Whereas hypothermia involves a reduction of the core temperature, frostbite is a local process and is the result of actual freezing of the cells and soft tissues. Risk factors for frostbite include freezing temperatures, high wind and altitude, tobacco and drug use, contact with heat-conducting materials such as metal, and a previous history of frostbite.

Like hypothermia, frostbite can occur in varying degrees. The degree of severity —- superficial, partial-thickness, or full-thickness frostbite, the most severe -— determines the course of action that needs to be taken. Superficial frostbite, also called frostnip, can be recognized by a small patch of white skin that rapidly goes away with warming. No specific care is needed although the area may remain painful for weeks to months afterward. Partial thickness frostbite is the freezing of the deeper layers of skin, and is recognized by pale, cold, and numb skin; the underlying tissues, however, remain soft and mobile. As long as there is no danger of refreezing, the area should be rewarmed as quickly as possible. Refreezing after the area has been thawed has been shown to cause much more extensive damage.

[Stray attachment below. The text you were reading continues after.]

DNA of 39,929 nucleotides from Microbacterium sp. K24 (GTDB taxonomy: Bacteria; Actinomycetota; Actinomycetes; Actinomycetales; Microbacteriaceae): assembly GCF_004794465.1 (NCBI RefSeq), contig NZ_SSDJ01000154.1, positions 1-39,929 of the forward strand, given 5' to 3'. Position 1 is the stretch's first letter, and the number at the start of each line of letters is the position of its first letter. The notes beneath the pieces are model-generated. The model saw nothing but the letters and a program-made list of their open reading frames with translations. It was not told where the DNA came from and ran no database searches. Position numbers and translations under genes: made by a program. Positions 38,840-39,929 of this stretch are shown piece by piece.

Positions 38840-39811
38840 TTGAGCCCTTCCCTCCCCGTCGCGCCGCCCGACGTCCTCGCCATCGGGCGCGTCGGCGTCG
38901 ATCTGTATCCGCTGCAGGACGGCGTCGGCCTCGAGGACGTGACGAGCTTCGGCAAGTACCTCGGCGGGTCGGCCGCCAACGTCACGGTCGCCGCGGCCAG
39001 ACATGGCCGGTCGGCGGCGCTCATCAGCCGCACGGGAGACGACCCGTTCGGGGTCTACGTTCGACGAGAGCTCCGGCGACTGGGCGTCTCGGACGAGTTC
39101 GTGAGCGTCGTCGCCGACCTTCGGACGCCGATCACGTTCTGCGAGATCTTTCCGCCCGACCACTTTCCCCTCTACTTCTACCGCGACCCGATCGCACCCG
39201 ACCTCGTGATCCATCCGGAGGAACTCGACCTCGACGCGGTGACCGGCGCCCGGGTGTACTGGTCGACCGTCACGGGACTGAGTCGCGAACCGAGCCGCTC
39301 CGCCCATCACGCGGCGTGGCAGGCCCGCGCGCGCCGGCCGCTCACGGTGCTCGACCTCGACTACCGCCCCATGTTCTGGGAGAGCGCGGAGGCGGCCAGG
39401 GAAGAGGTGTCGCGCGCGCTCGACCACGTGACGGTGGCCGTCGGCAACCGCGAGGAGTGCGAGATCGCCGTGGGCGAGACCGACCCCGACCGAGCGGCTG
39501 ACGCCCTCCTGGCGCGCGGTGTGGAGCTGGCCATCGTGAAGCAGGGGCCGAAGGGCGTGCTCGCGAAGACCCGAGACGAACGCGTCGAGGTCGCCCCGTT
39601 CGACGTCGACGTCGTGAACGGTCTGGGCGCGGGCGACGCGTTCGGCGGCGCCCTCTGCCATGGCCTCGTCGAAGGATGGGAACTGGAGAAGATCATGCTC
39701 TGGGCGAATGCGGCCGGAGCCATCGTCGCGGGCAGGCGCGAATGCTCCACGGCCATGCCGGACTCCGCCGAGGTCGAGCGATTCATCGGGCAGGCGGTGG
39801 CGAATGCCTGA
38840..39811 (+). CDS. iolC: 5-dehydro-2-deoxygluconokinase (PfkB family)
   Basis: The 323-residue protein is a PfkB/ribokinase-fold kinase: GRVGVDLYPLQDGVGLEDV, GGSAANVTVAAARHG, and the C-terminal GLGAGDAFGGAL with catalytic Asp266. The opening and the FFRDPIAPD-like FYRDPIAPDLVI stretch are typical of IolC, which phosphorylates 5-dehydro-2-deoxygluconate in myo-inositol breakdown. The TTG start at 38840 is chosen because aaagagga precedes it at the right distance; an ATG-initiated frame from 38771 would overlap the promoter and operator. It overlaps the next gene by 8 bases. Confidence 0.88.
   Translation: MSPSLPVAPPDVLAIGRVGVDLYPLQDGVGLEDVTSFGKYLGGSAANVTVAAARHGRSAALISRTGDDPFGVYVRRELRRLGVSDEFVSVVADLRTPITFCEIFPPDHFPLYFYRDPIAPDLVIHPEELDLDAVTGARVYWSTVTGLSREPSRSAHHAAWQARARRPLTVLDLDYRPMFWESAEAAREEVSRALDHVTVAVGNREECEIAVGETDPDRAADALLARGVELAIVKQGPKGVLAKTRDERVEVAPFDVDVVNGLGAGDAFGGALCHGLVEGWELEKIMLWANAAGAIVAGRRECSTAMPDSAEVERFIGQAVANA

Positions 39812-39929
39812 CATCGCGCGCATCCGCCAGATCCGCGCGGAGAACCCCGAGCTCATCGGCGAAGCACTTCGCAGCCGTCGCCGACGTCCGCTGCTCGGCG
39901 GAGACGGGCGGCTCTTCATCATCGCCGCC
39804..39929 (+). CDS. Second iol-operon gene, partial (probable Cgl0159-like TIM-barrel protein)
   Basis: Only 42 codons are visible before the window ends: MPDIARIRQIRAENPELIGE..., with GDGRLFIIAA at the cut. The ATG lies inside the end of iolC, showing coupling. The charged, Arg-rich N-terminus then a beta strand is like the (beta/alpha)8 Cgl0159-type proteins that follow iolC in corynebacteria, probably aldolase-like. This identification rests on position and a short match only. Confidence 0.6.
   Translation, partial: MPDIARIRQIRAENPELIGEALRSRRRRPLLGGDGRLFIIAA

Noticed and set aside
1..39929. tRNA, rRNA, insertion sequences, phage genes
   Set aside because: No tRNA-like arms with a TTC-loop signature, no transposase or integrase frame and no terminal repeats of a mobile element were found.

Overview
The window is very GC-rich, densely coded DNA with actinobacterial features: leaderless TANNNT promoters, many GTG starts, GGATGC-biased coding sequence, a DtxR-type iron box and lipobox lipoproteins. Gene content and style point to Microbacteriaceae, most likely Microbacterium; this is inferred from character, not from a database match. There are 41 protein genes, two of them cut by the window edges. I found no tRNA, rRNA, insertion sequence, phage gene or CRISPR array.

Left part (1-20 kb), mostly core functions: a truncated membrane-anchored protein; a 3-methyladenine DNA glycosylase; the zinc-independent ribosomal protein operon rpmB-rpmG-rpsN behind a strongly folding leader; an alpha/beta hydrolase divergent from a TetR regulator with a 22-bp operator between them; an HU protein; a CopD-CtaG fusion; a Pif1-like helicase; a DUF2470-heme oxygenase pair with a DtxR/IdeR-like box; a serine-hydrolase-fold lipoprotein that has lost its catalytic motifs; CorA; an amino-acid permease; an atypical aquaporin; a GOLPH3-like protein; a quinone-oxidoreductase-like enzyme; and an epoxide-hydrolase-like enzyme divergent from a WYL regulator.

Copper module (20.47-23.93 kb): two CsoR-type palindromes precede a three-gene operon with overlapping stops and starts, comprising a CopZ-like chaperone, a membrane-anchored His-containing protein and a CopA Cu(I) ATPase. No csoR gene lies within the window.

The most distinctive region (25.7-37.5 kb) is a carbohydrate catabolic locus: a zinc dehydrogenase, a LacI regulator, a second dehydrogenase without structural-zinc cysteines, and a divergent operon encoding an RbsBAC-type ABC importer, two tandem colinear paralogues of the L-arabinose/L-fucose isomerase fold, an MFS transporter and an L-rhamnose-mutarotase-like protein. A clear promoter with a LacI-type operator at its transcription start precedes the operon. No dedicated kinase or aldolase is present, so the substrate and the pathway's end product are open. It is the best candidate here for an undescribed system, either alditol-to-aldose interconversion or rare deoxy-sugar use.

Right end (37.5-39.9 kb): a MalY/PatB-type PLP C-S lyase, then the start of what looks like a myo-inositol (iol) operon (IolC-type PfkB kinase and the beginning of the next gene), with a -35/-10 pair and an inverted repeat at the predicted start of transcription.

Rewarming can be accomplished by immersion in warm circulating water or by direct contact with a warm object, but can be problematic to do in the field. After rewarming, the skin will likely develop blistering with a clear fluid; blistering with bloody fluid indicates more severe frostbite.

Frostbite can be extremely painful, and the patient should be given analgesics such as ibuprofen prior to rewarming. The area should be treated in a similar manner to a burn with local wound care and prevention of infection. Once in a
medical facility, these patients may require extensive debridement of devitalized tissue.